Structural colouration works thanks to nanoscale pillar-like metallic or dielectric hybrid structures that reflect light at different wavelengths. Such structures are also found in nature – for example, green-winged teal feathers have hexagonal non-close-packed melanosomes and wild turkey have feathers with hollow, high refractive-index contrast melanosomes that brighten their colours.

Researchers led by Ali Dhinojwala of the University of Akron, Nathan Gianneschi from Northwestern University and Matthew Shawkey at the University of Ghent, have now designed nanoparticles with melanin cores and silica shells inspired by such natural structures. They then used a facile one-pot reverse emulsion process to assemble their core-shell synthetic melanin nanoparticles (CS-SMNPs) into semi-ordered micron-sized bright, colourful and non-iridescent photonic supraballs. This process is also easily scalable for producing large quantities of the materials.

Melanin is a natural pigment found in skin, hair, eyes and the feathers of brightly coloured birds. Using this molecule as the core material in the supraballs serves to increase the brightness and saturation of the structures thanks to its high refractive index and the fact that it absorbs a wide range of light wavelengths. Melanin is also of course biocompatible and has the added advantage of dissipating almost 90% of UV light into heat within just a nanosecond, thus making the supraballs suitable for use in cosmetics or UV-resistant inks.

Dhinojwala and colleagues began by examining how duck feathers and iridescent turkey wing feathers reflect light. They then used the FDTD (finite-difference time-domain) technique to created an optical model without iridescence. Many structural colours produced before now were iridescent, which meant that they could not be used for applications such as wide-angle displays. And structural colours that did happen to be non-iridescent required additional absorbing materials to reduce incoherent light scattering.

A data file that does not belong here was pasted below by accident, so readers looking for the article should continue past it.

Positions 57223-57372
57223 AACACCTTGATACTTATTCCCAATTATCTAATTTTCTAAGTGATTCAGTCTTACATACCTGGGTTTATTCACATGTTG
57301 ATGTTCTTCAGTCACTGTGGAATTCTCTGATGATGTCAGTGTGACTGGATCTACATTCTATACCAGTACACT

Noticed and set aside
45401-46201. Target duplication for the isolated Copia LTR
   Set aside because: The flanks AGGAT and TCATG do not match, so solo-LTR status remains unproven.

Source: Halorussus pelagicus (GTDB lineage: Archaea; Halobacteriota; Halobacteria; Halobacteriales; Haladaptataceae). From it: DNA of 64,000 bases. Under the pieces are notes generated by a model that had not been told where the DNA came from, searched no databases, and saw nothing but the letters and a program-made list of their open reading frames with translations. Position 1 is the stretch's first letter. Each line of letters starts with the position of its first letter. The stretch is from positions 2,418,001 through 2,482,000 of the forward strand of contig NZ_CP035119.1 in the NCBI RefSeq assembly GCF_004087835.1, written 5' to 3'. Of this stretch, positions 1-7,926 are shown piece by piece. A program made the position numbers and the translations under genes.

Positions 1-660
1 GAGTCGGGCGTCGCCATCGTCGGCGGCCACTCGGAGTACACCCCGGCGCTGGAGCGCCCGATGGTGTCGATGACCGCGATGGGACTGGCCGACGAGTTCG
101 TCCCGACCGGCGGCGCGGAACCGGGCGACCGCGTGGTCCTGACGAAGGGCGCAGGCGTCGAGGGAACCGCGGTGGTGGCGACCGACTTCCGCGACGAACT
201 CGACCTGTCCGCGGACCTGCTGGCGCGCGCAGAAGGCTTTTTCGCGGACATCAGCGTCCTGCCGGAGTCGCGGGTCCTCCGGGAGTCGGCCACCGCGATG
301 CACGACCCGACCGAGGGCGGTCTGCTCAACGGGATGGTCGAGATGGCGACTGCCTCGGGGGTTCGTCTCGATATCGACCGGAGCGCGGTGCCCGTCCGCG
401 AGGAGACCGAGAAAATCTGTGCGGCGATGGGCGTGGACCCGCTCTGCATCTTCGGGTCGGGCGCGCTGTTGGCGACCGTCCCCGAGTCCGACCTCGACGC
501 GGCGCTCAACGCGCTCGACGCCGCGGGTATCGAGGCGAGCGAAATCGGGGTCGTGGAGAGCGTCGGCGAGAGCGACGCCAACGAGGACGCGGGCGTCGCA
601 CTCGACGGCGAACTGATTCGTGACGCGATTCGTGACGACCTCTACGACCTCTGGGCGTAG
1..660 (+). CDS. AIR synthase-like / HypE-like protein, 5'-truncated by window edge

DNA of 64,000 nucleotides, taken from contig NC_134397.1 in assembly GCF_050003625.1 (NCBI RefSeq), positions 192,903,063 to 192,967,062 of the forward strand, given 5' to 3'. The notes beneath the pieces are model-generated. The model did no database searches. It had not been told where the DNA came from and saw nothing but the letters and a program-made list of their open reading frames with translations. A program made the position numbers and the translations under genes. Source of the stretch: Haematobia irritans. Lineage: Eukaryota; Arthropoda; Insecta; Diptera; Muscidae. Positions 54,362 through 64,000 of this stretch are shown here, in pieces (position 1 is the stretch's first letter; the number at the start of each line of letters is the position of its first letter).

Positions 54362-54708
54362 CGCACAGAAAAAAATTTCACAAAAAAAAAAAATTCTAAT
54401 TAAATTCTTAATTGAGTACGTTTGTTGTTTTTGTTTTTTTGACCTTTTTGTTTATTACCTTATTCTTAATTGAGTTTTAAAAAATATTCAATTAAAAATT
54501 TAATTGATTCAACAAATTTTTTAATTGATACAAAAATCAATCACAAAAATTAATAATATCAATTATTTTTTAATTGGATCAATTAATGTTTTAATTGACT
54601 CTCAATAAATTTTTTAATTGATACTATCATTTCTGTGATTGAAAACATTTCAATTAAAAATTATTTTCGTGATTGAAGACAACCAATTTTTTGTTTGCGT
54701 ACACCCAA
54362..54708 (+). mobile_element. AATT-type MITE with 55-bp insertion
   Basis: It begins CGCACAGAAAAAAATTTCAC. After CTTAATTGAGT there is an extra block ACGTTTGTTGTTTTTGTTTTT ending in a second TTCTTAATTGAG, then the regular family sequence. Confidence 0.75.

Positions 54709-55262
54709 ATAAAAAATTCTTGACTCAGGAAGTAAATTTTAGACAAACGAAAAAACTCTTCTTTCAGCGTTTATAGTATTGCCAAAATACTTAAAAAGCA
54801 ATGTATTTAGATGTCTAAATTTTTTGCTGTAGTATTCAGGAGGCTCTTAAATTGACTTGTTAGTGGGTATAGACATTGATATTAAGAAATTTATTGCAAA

High-refractive index cores and low refractive index shells are best

The silica shell is analogous to the keratin in duck feathers and helps control the spacing between the melanin nanoparticles, explains Dhinojwala. Although the overall size of the supraballs does not influence its colour, the researchers did find that the thickness of the cores and shells affect how the structures scatter light. Indeed, by measuring the refractive indices of different cores and shells, they found that high refractive index cores and low refractive index shells were the best for increasing light reflectance and so producing brighter colours.

“The colours produced by these supraballs are both bright and saturated compared to other structural colours previously reported in the literature,” Dhinojwala tells “They might be used as photonics inks in paints and textiles, and more interestingly, could be ideal for cosmetics applications thanks to their biocompatibility and the UV protection they afford.”

The new melanin-based supraballs are described in Science Advances DOI: 10.1126/sciadv.1701151.